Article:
I don’t think there’s any real question that Meryl Streep is the finest actor of her generation. And at the risk of indulging in hyperbole, it might be safe to say at this point that she’s the finest actor of any generation.
Can you even conceive of a movie review that goes something like this: “The film is quite good but for the flat leading performance by Ms. Streep”? Of course not.
On the other hand, I’ve read plenty of reviews along these lines: “The film has its shortcomings but Ms. Streep’s commanding performance elevates the material.” Indeed, her very presence makes every film she’s in at least a little bit better.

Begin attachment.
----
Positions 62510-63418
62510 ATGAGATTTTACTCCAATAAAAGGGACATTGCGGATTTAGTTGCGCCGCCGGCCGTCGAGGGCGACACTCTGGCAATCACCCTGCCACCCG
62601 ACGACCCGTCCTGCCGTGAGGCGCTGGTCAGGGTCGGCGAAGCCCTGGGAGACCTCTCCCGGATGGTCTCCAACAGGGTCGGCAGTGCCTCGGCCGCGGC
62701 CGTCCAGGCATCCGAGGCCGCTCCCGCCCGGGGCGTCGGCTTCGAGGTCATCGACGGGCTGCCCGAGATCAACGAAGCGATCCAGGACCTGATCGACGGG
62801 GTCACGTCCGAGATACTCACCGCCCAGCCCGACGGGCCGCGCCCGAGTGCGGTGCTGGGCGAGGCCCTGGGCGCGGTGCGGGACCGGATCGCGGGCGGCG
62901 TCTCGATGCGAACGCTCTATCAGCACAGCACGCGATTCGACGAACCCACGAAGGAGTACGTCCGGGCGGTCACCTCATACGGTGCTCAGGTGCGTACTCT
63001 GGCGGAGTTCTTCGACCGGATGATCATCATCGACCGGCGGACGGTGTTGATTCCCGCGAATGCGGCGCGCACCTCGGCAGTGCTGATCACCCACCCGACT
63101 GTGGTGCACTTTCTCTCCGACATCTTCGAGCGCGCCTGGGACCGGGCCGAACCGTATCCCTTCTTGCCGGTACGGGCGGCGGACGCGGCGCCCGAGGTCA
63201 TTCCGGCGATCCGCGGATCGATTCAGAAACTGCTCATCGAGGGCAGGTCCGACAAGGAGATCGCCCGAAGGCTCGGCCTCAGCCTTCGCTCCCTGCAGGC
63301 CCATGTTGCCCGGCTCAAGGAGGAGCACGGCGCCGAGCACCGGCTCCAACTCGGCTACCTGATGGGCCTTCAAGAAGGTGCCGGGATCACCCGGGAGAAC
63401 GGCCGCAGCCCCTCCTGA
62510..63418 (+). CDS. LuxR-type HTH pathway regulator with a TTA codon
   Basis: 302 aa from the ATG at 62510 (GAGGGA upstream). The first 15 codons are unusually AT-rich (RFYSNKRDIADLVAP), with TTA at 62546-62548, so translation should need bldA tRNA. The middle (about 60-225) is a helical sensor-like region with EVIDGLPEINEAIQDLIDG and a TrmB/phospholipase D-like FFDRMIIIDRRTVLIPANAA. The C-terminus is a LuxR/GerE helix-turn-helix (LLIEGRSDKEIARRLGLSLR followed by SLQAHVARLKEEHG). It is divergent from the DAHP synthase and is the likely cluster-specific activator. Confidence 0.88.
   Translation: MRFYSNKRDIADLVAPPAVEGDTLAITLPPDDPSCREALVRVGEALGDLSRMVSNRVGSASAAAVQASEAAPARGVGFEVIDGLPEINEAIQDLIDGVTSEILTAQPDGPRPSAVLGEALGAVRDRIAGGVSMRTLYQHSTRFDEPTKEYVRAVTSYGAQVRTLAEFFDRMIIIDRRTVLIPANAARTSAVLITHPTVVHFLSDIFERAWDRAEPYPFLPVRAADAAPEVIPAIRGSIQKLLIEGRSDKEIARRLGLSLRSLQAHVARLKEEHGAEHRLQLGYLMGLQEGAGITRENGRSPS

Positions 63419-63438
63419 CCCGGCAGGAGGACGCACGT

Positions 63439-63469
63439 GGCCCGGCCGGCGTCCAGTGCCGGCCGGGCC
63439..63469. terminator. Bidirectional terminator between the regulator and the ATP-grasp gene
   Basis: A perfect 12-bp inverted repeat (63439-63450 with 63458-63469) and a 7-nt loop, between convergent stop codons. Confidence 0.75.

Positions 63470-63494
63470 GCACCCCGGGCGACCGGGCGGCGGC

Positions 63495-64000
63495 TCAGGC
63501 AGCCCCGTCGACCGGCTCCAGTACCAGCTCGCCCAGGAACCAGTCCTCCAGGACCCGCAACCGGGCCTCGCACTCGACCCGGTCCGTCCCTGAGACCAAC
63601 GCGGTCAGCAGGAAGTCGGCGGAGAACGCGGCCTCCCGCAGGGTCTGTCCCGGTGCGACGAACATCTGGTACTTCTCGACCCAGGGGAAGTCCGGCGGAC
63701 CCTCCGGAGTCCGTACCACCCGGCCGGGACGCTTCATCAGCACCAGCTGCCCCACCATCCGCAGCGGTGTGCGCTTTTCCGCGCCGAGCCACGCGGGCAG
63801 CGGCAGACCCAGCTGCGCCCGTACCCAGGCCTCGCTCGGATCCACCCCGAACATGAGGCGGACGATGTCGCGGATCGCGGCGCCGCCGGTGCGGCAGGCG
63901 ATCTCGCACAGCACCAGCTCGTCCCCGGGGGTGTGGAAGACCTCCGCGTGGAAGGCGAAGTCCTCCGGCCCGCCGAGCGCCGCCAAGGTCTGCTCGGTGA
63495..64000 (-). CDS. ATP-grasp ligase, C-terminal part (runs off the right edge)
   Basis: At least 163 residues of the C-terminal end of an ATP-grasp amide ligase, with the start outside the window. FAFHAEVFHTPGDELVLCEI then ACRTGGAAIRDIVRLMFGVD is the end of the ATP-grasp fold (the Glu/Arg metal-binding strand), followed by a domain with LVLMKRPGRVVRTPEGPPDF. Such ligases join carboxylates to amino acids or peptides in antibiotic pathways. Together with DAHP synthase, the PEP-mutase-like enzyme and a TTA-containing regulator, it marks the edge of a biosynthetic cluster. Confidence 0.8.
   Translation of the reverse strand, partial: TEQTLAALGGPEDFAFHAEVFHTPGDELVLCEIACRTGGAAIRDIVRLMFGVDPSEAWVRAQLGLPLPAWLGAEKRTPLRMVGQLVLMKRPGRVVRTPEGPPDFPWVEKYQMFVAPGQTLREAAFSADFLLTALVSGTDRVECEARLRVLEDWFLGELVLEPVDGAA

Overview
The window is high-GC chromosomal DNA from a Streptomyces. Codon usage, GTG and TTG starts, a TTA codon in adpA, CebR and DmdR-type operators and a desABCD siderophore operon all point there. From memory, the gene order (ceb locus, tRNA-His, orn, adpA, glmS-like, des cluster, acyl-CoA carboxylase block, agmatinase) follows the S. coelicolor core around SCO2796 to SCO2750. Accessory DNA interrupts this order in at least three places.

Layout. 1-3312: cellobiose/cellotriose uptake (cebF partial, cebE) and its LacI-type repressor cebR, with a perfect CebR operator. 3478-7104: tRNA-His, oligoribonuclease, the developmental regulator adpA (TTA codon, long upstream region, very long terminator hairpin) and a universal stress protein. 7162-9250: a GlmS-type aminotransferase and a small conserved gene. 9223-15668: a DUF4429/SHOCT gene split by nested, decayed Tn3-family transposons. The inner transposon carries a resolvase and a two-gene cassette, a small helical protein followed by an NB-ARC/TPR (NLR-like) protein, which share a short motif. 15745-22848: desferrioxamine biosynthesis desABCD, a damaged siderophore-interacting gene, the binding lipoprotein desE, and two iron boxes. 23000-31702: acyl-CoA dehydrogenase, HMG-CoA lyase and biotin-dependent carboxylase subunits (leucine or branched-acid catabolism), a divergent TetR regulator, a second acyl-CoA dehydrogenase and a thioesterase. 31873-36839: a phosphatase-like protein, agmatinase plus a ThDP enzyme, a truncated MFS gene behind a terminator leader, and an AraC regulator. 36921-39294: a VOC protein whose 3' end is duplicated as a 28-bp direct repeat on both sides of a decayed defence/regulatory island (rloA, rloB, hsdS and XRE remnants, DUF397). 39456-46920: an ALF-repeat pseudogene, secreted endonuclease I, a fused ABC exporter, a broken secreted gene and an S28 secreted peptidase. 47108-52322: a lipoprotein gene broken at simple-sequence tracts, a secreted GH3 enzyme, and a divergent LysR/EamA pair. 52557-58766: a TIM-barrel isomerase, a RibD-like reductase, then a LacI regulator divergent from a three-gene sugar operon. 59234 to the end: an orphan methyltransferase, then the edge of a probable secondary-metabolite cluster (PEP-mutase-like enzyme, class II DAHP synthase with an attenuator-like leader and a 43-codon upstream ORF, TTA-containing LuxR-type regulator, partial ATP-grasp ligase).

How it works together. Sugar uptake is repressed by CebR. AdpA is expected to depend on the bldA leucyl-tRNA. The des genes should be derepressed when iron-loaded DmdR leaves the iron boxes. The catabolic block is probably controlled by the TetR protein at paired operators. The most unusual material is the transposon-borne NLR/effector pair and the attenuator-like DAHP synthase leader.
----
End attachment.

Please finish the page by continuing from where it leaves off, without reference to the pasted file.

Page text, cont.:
I can’t imagine there is any better way to see Night at the Museum: Battle of the Smithsonian than the way I did — with my wife and two daughters on the last night of a week long trip to Washington D.C., having just spent hours at all of the places depicted in the film. That sort of experience basically renders moot any traditional criticism of the film.
The film certainly has its flaws, principal among them the complete absurdity of the premise. And no, I don’t mean the idea of museum exhibits coming to life at night — I can accept that. I mean the idea of, say, Abraham Lincoln’s statue rising from the seat of his memorial and walking across the city (and here’s the truly absurd part) seemingly undetected by any human being apart from Ben Stiller’s security guard-turned-entrepreneur. And I’m not sure why the Lincoln statue was affected by the magical museum re-animation tablet in the first place.